After learning that an injured Olive Ridley turtle (no right foreleg) had been found at Juhu Chowpatty and local people were trying to set it back in the water, Mumbai police brought the turtle back to the police station. They took help from Eco-Echo NGO and entrusted the turtle to the Bombay SPCA (Society for the Prevention of Cruelty to Animals).
The turtle is in good health, but because of the loss of a flipper, if we were to release it back into its natural habitat, its survival rate would be less than 20 per cent.
A regular occurrence:
On an average, approximately 10 Olive Ridleys are found injured every year in Mumbai. Injuries mainly happen during the monsoon season. Trawlers used for fishing in the Uttan-Gorai coastal belt pose a danger. Their nets and propellers are dangerous for the animals.
About Olive Ridley turtles
- The Olive ridley turtles are the smallest and most abundant of all sea turtles found in the world, inhabiting warm waters of the Pacific, Atlantic and Indian oceans
- This species is recognized as Vulnerable by the IUCN Red list.
- Olive ridley gets its name from its olive colored carapace, which is heart-shaped and rounded.
- These turtles spend their entire lives in the ocean, and migrate thousands of kilometers between feeding and mating grounds in the course of a year.
- Interestingly, females return to the very same beach from where they first hatched, to lay their eggs
- They generally nest their eggs at Rushikulya rookery coast in Ganjam district of Odisha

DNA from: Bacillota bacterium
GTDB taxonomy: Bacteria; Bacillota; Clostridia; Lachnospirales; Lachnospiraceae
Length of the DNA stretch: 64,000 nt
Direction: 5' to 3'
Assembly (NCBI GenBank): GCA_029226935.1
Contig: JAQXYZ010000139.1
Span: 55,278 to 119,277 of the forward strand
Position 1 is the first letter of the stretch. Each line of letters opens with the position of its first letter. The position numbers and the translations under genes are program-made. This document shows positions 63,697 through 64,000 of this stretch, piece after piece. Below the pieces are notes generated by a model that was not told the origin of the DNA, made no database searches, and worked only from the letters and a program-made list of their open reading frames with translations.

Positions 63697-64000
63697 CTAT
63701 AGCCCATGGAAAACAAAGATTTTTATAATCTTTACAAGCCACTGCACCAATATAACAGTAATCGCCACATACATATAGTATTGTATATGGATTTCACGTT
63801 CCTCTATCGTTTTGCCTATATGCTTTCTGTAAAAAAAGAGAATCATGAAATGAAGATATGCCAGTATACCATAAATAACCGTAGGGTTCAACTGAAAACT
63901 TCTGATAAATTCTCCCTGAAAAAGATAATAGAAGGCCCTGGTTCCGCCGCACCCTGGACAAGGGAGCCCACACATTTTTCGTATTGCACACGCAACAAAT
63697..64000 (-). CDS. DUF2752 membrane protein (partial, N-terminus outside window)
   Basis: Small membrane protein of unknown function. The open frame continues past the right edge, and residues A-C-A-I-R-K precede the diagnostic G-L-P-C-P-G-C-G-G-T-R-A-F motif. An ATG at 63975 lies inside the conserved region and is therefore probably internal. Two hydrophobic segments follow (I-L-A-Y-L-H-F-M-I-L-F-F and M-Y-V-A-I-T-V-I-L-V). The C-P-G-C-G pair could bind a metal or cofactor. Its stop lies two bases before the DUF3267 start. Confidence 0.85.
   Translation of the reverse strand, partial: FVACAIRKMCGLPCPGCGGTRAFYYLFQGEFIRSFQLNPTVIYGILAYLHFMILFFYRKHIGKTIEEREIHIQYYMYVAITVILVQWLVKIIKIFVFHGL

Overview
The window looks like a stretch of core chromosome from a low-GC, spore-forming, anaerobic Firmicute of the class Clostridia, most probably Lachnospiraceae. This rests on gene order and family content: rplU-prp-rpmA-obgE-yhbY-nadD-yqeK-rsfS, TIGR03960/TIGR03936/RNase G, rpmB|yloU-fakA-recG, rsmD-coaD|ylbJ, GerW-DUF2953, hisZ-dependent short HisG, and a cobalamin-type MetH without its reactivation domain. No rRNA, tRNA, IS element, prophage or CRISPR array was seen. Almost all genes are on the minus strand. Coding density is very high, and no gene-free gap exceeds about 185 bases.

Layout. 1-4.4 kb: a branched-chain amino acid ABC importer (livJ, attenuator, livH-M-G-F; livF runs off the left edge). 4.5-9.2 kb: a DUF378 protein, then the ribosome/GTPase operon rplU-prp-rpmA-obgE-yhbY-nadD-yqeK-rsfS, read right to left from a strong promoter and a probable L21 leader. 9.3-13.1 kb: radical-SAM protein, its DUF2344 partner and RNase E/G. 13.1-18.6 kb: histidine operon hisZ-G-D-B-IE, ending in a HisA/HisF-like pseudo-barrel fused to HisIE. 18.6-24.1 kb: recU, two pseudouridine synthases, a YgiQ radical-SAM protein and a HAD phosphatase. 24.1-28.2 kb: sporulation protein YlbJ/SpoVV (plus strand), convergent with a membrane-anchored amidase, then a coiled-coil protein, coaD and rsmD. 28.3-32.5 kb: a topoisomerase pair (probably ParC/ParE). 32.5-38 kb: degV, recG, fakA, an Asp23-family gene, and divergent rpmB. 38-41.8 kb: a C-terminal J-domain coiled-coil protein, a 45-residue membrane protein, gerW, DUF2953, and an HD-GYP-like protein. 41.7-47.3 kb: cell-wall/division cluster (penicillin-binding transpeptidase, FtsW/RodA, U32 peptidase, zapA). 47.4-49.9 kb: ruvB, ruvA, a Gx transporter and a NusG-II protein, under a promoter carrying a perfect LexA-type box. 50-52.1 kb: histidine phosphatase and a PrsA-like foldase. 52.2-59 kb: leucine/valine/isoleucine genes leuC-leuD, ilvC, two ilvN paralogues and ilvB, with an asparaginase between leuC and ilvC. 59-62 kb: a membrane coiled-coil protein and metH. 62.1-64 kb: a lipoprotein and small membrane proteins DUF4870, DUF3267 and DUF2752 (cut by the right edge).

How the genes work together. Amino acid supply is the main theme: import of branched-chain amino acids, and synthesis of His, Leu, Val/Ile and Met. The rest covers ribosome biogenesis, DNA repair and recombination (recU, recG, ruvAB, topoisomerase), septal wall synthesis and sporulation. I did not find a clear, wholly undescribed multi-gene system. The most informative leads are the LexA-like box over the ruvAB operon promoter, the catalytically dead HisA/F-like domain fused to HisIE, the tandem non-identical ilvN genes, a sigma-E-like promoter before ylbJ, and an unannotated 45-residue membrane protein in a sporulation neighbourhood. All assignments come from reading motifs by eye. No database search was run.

- Apart from coasts of Orissa, these turtles also visit the coasts of Mexico and Costa Rica for nesting
- They reach the sandy beach in the darkness of night, dug out holes with their flippers, lay eggs in the holes in sand and cover them up, before returning back to sea.
- The eggs will incubate for around 45 days on their own due to heat of the sand.
- Before the mass nesting season at a coast, a few mother turtles come to nest much earlier to assess the condition of the coast line.
- Forest department has imposed restrictions on entry of visitors and tourists to over three kilometre stretch of beach.
- This whole stretch has been divided into 45 segments by the forest department based on records of data regarding nesting. Tourists as well as local visitors are being allowed entry only in two segments so that human crowd does not affect the mass nesting process.
- WWF(World wildlife fund)-India, along with the fishermen community, has been involved in protecting the Olive ridley rookery at the mass nesting site at Rushikulaya, in Orissa, by fencing off the nesting area and patrolling it till hatching and ensuring a safe passage for the hatchlings to the sea.
- To reduce accidental killing in India, the Orissa government has made it mandatory for trawls to use Turtle Excluder Devices (TEDs), a net specially designed with an exit cover which allows the turtles to escape while retaining the catch